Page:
Like all marital assets, unless you get a financial separation order from a court, your partner can make a claim on a pension at any time. It is advised that you seek a financial settlement whilst divorcing. This means your financial assets, including your pension, will not be a claimable issue in the future.
Can I protect my pension against my ex-partner?
Before you reach a financial agreement, your ex-partner has a claim on your marital assets. Most financial agreements will take place around the time of divorce, and your pension will be included within these finances. Like other marital assets, the court will decide how to divide your pension by looking at several factors. These are laid out in the Matrimonial Causes Act 1973. They will consider:
- Income, earning capacity, financial resources and property of each spouse.
- Financial requirements and needs of each spouse.
- Spousal contribution: what each spouse has given to benefit the welfare of the family.
- The value of the benefit to each spouse that one spouse would lose because of the divorce.
- Standard of living the family was used to before the marital breakdown.
- The mental and physical capacity of each spouse.
- Ages of each partner.
- Conduct of each spouse (if it was deemed enough that it would be unfair to disregard it in the eyes of the court).
What about the parts of my pension that I accrued before my marriage?
Different rules apply in Scotland, Wales, and Northern Ireland than they do in England. In Scotland, only the money that went into the pension during your marriage is considered. You will have to work out the value of the money in your pension accrued during your married life.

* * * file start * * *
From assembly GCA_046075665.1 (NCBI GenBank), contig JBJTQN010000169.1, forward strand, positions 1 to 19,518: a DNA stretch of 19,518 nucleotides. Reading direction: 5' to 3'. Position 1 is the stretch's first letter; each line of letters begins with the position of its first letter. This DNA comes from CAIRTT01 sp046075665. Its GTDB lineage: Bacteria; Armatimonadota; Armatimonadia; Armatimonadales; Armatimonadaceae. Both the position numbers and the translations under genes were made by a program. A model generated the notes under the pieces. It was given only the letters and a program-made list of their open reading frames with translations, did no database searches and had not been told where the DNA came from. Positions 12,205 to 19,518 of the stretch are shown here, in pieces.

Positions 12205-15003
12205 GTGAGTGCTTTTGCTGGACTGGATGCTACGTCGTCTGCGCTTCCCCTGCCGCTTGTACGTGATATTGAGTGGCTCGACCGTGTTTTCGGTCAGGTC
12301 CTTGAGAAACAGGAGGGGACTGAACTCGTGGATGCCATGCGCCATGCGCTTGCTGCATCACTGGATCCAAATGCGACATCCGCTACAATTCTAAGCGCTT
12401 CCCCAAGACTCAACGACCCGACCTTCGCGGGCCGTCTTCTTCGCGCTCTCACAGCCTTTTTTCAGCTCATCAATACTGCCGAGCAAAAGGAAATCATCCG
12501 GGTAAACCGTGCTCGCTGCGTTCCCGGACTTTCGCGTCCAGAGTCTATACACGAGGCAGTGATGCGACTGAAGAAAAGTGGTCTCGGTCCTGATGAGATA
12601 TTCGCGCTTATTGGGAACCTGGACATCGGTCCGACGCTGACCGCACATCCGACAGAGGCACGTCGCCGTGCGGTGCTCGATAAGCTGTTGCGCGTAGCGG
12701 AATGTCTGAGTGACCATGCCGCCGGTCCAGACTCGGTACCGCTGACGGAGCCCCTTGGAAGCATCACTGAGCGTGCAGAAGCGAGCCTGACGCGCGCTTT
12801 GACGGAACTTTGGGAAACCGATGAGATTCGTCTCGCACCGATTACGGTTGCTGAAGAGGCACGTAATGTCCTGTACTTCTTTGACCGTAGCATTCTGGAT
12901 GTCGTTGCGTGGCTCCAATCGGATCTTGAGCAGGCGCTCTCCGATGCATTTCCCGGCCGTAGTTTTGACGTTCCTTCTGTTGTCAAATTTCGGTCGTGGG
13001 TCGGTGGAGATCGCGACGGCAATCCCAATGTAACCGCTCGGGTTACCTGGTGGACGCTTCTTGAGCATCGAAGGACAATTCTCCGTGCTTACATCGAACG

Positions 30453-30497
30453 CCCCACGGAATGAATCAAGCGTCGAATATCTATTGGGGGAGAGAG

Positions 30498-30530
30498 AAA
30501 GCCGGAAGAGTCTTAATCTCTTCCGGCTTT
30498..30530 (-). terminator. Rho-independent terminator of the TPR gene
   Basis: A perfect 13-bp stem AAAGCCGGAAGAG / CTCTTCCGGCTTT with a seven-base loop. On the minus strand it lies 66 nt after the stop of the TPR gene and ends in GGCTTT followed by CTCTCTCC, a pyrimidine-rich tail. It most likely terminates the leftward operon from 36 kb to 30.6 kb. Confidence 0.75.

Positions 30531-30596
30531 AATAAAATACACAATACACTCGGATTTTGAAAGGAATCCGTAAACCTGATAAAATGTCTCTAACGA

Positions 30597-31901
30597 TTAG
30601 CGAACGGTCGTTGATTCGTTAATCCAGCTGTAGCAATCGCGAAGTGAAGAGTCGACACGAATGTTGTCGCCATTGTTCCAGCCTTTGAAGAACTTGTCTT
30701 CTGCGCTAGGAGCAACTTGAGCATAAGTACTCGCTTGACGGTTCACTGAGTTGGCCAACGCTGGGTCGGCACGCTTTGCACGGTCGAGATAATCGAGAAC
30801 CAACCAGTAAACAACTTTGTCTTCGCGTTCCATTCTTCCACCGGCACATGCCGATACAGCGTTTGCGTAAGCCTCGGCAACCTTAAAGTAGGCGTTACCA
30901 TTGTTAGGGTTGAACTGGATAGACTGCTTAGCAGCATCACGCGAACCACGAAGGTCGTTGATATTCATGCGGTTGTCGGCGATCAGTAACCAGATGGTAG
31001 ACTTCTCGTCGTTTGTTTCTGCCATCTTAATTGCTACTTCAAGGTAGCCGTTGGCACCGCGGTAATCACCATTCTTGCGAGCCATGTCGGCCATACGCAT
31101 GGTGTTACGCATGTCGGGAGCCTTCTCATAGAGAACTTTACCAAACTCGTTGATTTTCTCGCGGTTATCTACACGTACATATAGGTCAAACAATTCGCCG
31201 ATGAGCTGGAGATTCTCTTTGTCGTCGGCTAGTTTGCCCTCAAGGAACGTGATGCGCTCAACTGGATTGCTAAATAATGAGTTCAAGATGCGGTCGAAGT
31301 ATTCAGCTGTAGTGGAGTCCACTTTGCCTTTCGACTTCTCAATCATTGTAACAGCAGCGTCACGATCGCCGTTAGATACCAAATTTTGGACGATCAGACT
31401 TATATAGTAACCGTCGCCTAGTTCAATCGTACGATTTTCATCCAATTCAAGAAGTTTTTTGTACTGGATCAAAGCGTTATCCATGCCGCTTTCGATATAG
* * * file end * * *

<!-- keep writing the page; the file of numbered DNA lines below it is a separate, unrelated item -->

For the rest of the UK, your entire pension, before and after, will be taken into consideration by the court. The courts see marriage as a theoretical lifetime commitment. Therefore, married couples should be expecting to share their assets, including pensions, for life. Married couples will also change their roles in a marriage. This means one partner may have accrued value to their pension, whilst the other did not.
However, in some circumstances, this rule can change. This is done on a case by case basis. For example, one couple may have only been married for 2 years, but one partner may have built up a valuable pension over thirty years. The court would likely only consider the pension money accrued during the marriage as part of the settlement.
Ways to divide pensions
There are four main court orders that are used by the courts which follow a distinctive process.
1) Pension Sharing
This is one of the most popular ways of dividing a pension, as it provides a clean break for both partners. One party can be given a percentage share of your ex-spouses or ex-civil partners pension pot or a lump sum from it. This money is now legally this party’s money. It can be moved out of the pension scheme of the original partner and put into a new one. It can then be accessed by them when they retire, even if their ex-spouse is not yet at the age of retirement. The percentage share a partner receives in pension sharing also carries on over even if they remarry.